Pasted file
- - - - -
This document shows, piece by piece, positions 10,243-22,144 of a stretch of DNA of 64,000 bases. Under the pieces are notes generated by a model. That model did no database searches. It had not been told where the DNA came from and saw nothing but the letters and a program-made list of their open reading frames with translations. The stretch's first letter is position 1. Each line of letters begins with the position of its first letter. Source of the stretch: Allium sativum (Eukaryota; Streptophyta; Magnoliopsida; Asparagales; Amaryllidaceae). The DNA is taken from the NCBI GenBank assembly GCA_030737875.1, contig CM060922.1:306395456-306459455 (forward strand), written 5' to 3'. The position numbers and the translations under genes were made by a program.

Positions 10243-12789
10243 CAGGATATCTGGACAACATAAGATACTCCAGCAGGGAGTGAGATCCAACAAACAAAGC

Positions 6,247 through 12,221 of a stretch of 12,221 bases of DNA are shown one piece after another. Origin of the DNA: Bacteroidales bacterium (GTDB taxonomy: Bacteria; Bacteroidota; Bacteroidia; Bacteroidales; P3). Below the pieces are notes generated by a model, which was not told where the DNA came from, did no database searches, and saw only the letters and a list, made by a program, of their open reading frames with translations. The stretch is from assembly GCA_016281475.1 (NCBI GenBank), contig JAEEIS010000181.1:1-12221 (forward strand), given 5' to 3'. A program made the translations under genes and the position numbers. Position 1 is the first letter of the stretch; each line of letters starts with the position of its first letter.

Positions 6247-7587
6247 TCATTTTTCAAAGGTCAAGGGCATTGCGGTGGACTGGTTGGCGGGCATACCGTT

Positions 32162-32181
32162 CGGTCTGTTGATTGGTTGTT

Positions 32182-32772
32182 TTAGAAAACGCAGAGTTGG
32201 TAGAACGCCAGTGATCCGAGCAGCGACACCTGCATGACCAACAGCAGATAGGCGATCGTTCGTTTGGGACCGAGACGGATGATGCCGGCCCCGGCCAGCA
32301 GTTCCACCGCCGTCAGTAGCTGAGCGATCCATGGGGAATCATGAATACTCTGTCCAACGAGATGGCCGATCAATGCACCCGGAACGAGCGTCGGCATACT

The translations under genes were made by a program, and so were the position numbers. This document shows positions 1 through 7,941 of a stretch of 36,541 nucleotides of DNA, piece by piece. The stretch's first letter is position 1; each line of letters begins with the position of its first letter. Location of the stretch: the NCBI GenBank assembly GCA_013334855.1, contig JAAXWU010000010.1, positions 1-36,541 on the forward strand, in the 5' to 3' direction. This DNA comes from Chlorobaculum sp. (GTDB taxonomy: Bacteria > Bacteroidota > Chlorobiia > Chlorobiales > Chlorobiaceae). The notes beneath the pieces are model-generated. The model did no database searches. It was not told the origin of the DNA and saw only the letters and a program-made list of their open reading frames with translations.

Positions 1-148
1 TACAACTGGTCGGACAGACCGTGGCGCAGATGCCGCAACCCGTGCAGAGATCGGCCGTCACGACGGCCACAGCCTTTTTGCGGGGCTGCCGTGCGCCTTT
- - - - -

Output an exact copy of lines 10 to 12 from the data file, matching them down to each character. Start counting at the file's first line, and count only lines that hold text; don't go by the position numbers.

32182 TTAGAAAACGCAGAGTTGG
32201 TAGAACGCCAGTGATCCGAGCAGCGACACCTGCATGACCAACAGCAGATAGGCGATCGTTCGTTTGGGACCGAGACGGATGATGCCGGCCCCGGCCAGCA
32301 GTTCCACCGCCGTCAGTAGCTGAGCGATCCATGGGGAATCATGAATACTCTGTCCAACGAGATGGCCGATCAATGCACCCGGAACGAGCGTCGGCATACT